Born Again, Hello World
As Sharon, I spent much of my existence lurking in the shadows until the new millennium approached. Then I began to venture out. I mainly went to gay bars and to a local TG social group that had monthly meetings. I took a big plunge went I attended my first tg conference. It opened my eyes to some new possibilities. Then in late 2000 and into 2001, the party started as I came out to family and friends as a transgender. (That word is new to our vocabulary and encompasses a lot.) At the time, it was easier for me to say transgender than to say transsexual or crossdresser, because I wasn't ready to define who or what I was. Most of my family was accepting, and I was relieved at how well it went.
The logical progression at that point was to get out in public and shed some of my fears. Shopping did not pose a challenge as I had done this in the past with some success, although always fearful of the unexpected (being spotted, harassed, recognized, arrested, you name it). Merchants weren't a problem; they want your money. The only obstacle was the teenager. (Young people have more time on their hands and are more observant than adults. Teenagers love being the informer. If they see someone out of plac e, they usually have no qualms about spitting it out.) Once I was no longer cowering around, though, they had nothing to inform others of. I was just another shopper, albeit my manner of dress wasn't completely kosher. On a few rare occasions, some teens were unrelentingly bothersome; the only way to get rid of them was to approach them directly and explain I was transgendered.
Next stop in my progression: restaurants and bars. I have never had any bad experiences in a restaurant and have dined everywhere from McD's to some of the top St. Louis establishments. Bars and nightclubs posed a totally different atmosphere, with cliques of people from varying social backgrounds. I have gone in just about any nightclub/bar imaginable and discovered that not everyone was ready for someone from the transgender community, but most everyone took it in stride. I think being able to dance gave me a little advantage in being accepted. Having been out for a few years, I have gotten to know several band members. Now when I go to a new place, but know the band, a little friendly wave from them makes the other patrons more accepting.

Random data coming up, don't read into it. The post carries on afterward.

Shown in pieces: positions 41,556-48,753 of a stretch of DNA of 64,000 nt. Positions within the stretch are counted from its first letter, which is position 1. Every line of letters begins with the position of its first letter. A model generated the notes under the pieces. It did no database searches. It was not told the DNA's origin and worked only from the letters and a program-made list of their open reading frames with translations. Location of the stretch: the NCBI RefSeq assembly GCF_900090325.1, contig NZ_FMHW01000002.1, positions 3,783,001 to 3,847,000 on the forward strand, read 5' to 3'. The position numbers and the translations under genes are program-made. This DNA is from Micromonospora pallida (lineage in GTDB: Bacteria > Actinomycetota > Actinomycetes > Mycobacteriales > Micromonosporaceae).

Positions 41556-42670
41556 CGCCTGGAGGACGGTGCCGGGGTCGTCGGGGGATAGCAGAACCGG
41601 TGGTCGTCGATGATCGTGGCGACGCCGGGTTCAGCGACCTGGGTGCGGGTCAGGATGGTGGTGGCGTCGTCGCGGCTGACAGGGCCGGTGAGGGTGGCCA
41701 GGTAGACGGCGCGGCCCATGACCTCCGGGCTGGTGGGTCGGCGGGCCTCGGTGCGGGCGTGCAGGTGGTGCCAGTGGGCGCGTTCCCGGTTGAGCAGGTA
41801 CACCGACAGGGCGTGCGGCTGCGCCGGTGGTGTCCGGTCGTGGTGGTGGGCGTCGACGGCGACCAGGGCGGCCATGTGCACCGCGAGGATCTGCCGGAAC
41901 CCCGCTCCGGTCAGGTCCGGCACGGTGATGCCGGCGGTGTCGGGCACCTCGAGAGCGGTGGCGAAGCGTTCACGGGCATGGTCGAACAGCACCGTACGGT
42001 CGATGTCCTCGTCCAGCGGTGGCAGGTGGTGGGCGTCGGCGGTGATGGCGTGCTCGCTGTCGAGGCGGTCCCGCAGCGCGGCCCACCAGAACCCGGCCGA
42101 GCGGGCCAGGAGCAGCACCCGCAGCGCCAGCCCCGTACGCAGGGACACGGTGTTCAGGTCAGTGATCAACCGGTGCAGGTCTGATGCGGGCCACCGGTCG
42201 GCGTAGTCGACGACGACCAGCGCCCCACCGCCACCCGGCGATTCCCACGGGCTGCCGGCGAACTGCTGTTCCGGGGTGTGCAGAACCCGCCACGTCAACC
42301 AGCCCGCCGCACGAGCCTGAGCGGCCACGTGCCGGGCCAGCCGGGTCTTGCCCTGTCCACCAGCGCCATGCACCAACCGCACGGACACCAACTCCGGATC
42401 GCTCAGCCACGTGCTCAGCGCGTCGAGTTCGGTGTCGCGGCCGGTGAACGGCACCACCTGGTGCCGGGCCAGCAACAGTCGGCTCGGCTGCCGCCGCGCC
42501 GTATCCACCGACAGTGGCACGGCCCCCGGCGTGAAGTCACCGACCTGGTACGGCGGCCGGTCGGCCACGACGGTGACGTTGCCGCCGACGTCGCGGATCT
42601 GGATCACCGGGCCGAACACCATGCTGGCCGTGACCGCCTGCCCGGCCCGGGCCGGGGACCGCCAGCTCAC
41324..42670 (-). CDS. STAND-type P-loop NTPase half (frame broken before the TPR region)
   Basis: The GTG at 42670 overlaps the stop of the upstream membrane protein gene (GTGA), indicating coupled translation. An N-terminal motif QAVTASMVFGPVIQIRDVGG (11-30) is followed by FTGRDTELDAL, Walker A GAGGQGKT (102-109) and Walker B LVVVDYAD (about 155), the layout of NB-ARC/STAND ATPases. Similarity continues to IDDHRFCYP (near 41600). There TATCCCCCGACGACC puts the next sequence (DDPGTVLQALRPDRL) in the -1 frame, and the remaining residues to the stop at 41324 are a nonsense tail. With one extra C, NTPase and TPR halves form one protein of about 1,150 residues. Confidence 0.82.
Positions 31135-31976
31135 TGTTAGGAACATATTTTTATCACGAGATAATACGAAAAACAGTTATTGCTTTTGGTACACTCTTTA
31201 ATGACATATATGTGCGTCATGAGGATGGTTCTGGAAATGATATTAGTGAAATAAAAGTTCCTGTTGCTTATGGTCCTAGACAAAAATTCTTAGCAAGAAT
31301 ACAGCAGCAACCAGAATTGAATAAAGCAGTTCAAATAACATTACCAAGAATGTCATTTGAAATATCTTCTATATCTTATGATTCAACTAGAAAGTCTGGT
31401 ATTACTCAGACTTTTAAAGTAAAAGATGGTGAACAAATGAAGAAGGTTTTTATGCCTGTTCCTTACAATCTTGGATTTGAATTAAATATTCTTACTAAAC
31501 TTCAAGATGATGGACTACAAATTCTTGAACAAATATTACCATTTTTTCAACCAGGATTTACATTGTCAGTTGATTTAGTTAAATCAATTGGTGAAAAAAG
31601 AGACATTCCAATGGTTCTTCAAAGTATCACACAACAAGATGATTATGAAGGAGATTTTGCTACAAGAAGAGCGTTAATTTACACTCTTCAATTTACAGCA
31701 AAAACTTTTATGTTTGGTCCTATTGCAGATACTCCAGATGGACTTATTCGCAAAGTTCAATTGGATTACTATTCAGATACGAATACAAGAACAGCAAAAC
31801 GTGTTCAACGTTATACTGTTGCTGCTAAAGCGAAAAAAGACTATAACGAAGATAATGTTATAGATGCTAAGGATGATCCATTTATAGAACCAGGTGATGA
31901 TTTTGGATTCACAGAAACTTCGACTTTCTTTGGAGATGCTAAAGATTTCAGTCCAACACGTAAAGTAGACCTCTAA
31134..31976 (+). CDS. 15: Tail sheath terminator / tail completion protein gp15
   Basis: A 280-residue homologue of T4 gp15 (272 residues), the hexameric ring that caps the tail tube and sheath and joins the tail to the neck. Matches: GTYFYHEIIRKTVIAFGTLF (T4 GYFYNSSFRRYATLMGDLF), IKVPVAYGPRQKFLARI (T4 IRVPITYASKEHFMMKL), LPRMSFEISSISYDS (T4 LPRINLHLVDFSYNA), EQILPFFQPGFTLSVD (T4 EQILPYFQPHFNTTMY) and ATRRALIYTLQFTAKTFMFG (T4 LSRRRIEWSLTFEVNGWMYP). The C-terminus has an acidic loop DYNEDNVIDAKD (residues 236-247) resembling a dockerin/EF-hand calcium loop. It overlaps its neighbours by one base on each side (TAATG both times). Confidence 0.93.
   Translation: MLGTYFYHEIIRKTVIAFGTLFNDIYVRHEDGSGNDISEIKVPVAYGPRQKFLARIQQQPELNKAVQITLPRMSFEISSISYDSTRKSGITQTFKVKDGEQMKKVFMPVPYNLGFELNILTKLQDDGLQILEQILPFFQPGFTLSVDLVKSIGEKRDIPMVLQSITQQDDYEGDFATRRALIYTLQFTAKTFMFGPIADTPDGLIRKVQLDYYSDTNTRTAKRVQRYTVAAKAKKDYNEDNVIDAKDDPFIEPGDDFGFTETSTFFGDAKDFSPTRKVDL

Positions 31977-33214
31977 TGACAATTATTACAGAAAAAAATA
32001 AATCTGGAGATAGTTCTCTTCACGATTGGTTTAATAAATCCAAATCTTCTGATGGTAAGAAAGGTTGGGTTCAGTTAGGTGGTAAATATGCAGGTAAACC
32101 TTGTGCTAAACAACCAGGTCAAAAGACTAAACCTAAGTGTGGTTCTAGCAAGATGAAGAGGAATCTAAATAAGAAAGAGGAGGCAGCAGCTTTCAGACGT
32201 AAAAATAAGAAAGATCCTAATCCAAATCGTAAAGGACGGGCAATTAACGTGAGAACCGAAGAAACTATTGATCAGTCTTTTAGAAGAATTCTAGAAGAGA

These days, I find most of my interaction with people is at nightclubs/bars. Usually during the day, people are just going about their own business, but once in a while a sales clerk might talk to me. A nightclub, though, is where people are most likely to come up and ask a question or make a comment. This is where I have to think and be ready to respond and sometimes even force myself to keep my cool. Some guys have hit on me; some have threatened to hit me. When I'm on the dance floor, women often dance with me. Occasionally a guy will, but I always have to remain a bit on guard, as guys often are not as friendly as they appear. This is especially true of the 20-something group.
First experiences play a big part in the lives of a transgender, and the last several years have been full of them. Each experience has its own bit of a thrill, from coming out to a family member, to ordering a Big Mac at the counter, to eating in the finest restaurant in St. Louis. Some of my more memorable and offbeat experiences include: spending a whole weekend in LA en femme, flying our friendly skies both before and after 9/11, marching in parades (Gaypride, Mardi Gras), having a photo shoot with a professional photographer, and going in a full length gown to several places including the zoo, art museum, casino, and several nightclubs. I have been to several long gown events, including a New Years Eve Party where I was the only transgender. Thanks to a male friend, I did not feel out of place. Having a male companion along either makes me less noticeable or people just think we are a couple. Maybe they think we are a gay couple. People are going to think along the lines of their preconceived notions.
Every new place and event is an experience. Now sometimes I don't even notice when people gawk or whisper to whomever they are with. I suppose I could pass if I wanted to, and I do to some people, some of the time. Most of the time, I prefer to wear clothes that stand out from the crowd. I know most people have heard of the words transgender, transsexual and crossdresser, but how many have actually seen or talked with someone from our community? Well, now is their opportunity. All I ask is they respect me as a human being. I will tell them anything they want to know.
With my newfound freedom of expression, I intend to continue to enjoy who I am and what I do. I'm not looking to change the world, but I believe my continued presence in public helps to make people more aware, and hopefully more understanding and more accepting. Even though only a few people talk with me, everyone that sees me observes someone who is approachable, someone enjoying life, and someone who isn't lurking in the shadows.
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